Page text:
NEW YORK (AdAge.com) -- The so-called morning-after pill is advertising on MTV.com.
Emergency contraceptive Plan B has been controversial from the moment it was approved in 2006 as an over-the-counter drug available without a prescription to women 18 and older. Now, the brand's choice of ad placement is stoking debate about where --and at what age -- sexual- and reproductive-health education is appropriate.
If taken within 72 hours of unprotected sex, Plan B has been shown to be effective at preventing pregnancies. Plan B, marketed by Duramed, a subsidiary of Barr Pharmaceuticals, which was acquired last month by Teva Pharmaceuticals USA, is not effective if a woman is already pregnant, and it will not terminate an existing pregnancy.
Age plays a role
The company is running a banner ad for Plan B on the popular MTV website, where media-measurement firm Quantcast found that nearly a third of users are younger than 18. Teva disputes that estimate. But age does play a role when it comes to marketing. Girls 17 and younger need a prescription to get the drug, which must be stocked behind the counter and dispensed by pharmacists.
The banner ad on MTV.com is in a rotation with ads from marketers such as Samsung, Verizon Wireless, Target, Netflix and H&R Block, among others. It ran atop MTV.com in the last week of December and the first week of January. The ad is simple, not overt, and directs users to the Plan B website, go2planb.com. Its tagline is "Because the unexpected happens."
The tagline and media buy worry some parents, such as Denise O'Donoghue and her husband, Patrick, who recently had "the talk" with their 14-year old daughter. "We asked her what she knew, and we were shocked at how much misinformation and misconception among kids is really out there about sexual education," said Ms. O'Donoghue, who resides in Poughkeepsie, N.Y. "For MTV to run this ad is irresponsible. There are some kids -- girls and boys -- who aren't quite ready to understand all this. Between that and the way the advertising for Plan B makes it sound like you can make a mistake and have a do-over, it's irresponsible."
"It adds to my concern that the owner of Plan B is directly targeting younger girls in order just to sell more of their product, without concern for the health or the emotional well-being of those girls," said Wendy Wright, president of the Washington-based advocacy group Concerned Women for America.
'Already full of curiosity'
Dr. Vanessa Cullins, VP-medical affairs for Planned Parenthood Federation of America, disagreed. "By the time teenagers are browsing the MTV website, they are already full of curiosity about their sexual health," she said. "Countless studies have shown that the more often that parents and educators talk with adolescents and provide them with age-appropriate sexual-health information, the more likely they are to make responsible decisions. In addition, studies have shown that providing teenagers with information about birth-control options and information to prevent unintended pregnancies and sexually transmitted infections does not lead to earlier onset of sexual activity and intimacy; rather, it provides teenagers with the tools to make healthy decisions."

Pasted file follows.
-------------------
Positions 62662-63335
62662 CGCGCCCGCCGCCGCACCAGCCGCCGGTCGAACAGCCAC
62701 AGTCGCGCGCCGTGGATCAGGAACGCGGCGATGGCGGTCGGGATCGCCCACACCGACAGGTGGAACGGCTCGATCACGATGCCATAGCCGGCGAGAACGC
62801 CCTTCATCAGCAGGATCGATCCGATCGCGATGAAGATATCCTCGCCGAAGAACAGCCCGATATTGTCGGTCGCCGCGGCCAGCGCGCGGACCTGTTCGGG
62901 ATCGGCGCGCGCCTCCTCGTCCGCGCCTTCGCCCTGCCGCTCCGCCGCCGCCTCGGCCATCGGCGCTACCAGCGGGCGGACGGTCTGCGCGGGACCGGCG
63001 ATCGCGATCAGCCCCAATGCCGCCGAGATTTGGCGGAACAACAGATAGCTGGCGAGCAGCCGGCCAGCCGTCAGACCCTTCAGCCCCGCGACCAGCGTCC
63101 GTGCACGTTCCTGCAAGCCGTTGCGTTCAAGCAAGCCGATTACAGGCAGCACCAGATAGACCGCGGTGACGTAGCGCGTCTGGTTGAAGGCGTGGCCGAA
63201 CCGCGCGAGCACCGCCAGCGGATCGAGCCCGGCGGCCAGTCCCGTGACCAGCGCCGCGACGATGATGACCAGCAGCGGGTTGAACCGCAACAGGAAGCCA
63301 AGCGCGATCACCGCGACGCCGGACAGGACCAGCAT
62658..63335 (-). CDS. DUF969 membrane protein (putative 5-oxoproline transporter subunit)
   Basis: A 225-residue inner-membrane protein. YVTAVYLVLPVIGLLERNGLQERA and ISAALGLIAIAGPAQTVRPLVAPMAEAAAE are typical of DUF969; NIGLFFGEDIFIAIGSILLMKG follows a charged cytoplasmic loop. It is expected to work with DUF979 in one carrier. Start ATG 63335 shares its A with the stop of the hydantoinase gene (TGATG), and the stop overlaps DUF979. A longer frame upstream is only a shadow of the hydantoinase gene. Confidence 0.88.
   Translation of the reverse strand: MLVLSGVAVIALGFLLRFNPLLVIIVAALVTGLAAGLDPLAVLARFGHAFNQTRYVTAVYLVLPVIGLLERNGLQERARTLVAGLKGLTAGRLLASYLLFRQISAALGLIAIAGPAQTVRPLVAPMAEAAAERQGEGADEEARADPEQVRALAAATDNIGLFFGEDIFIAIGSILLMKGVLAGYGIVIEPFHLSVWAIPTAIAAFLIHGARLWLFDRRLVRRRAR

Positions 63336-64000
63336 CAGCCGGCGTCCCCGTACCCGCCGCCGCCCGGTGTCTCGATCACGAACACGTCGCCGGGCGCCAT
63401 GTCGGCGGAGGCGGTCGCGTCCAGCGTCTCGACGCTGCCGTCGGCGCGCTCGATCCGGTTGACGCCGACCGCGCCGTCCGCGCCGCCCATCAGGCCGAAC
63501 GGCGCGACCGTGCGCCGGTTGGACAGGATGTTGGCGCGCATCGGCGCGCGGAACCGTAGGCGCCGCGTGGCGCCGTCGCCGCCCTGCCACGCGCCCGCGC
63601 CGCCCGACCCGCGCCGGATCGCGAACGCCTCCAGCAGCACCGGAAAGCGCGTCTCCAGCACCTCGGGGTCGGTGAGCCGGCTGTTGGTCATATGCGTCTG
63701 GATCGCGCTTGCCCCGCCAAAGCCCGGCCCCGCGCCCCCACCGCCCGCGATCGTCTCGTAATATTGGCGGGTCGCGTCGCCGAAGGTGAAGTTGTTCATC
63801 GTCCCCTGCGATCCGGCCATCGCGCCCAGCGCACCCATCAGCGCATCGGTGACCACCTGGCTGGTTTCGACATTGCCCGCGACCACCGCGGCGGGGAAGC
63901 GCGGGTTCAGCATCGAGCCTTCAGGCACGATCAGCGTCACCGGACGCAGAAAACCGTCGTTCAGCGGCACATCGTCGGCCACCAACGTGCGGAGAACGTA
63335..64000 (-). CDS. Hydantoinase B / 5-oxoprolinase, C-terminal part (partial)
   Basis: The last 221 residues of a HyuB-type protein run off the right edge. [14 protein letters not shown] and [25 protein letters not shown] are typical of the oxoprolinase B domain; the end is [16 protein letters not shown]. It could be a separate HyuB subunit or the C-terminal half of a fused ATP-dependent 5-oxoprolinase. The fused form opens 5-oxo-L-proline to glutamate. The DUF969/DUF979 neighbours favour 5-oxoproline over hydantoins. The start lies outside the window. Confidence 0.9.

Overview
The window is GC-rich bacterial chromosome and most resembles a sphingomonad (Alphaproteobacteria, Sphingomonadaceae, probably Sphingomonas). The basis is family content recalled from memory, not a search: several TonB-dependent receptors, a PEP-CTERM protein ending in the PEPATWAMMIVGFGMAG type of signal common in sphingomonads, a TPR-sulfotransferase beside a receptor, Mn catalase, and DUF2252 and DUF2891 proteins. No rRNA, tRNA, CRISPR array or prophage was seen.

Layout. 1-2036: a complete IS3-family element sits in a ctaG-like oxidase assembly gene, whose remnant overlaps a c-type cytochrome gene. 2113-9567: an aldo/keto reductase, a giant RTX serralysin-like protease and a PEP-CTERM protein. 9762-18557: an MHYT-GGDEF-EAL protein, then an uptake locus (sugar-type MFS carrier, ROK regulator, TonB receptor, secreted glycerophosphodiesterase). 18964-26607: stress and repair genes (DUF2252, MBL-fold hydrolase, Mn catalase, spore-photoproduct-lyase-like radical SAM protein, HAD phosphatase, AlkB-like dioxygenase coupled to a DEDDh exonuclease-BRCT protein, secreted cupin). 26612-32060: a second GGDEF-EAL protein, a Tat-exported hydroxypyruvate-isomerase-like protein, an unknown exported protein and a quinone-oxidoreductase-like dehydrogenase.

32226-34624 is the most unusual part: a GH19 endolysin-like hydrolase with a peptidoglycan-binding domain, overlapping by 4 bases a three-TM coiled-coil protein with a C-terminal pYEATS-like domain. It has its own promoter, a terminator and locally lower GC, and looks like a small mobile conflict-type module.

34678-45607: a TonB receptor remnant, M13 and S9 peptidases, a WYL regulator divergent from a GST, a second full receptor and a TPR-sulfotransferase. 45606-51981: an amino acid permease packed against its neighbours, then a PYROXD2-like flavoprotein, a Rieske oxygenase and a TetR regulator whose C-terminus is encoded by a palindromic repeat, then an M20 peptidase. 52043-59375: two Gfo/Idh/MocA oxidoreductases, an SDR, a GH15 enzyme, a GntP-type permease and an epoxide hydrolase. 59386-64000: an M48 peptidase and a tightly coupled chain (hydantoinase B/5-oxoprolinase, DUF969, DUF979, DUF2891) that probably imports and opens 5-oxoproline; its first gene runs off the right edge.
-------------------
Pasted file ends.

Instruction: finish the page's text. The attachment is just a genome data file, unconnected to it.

Calls to MTV's office of corporate responsibility, as well to its digital-ad-sales office and media-relations department, were not returned.
According to San Francisco-based Quantcast, MTV.com has an average of 4.2 million users in the U.S. each month, and caters "to a younger, slightly female-slanted group." According to Quantcast's November numbers, traffic to MTV.com was 57% female, 43% male. Nearly a third of its visitors are younger than 18, with 4% between the ages of three and 11 and 27% between 12 and 17. The site's biggest demographic, some 41%, is 18 to 34.
Duramed issued a statement to Advertising Age in which it pointed out that data from ComScore, another media-measurement company, show that the average age of an MTV.com visitor is 24.7, and that only 15% of the site's users are younger than 17. "Duramed and its advertising agency, DraftFCB, take very seriously the responsibility for placing advertising for Plan B, a dual-label pharmaceutical product, to the appropriate audience of young adult women 18-plus," said the statement, which was attributed to Carol Cox, senior VP-global investor relations and corporate communications for Barr.
"Plan B advertising messages communicate the age requirements across all vehicles," the statement went on. From a media perspective, Plan B adheres to strict buying guidelines which have been developed across all media channels to ensure that potential exposure ('spill') to those 17 or younger is very limited."
But Ms. Wright of Concerned Women for America said that's an overly optimistic philosophy when, as with alcohol or cigarettes, an underage consumer could have a sibling or friend over 18 walk into any pharmacy and purchase Plan B for them. "This is no different than the way tobacco companies advertise by using animation or cartoons," she said. "Clearly the intent is to draw the younger crowd."
More-adult-oriented media outlets
Plan B does advertise on more-adult-oriented media outlets, such as the We Network. Ms. Cox's statement said within all other media, exposure to those 17 and younger is limited by not purchasing cable networks, TV shows and magazines that have significant consumption among that audience.
"In fact, by having these limitations, Plan B will not place advertising within some of the media properties that are most targeted to those over 18 (e.g., CW Network, Fox, and family-oriented programming)," Ms. Cox said in the statement. "Further, Plan B will not run during programming that centers on high school themes."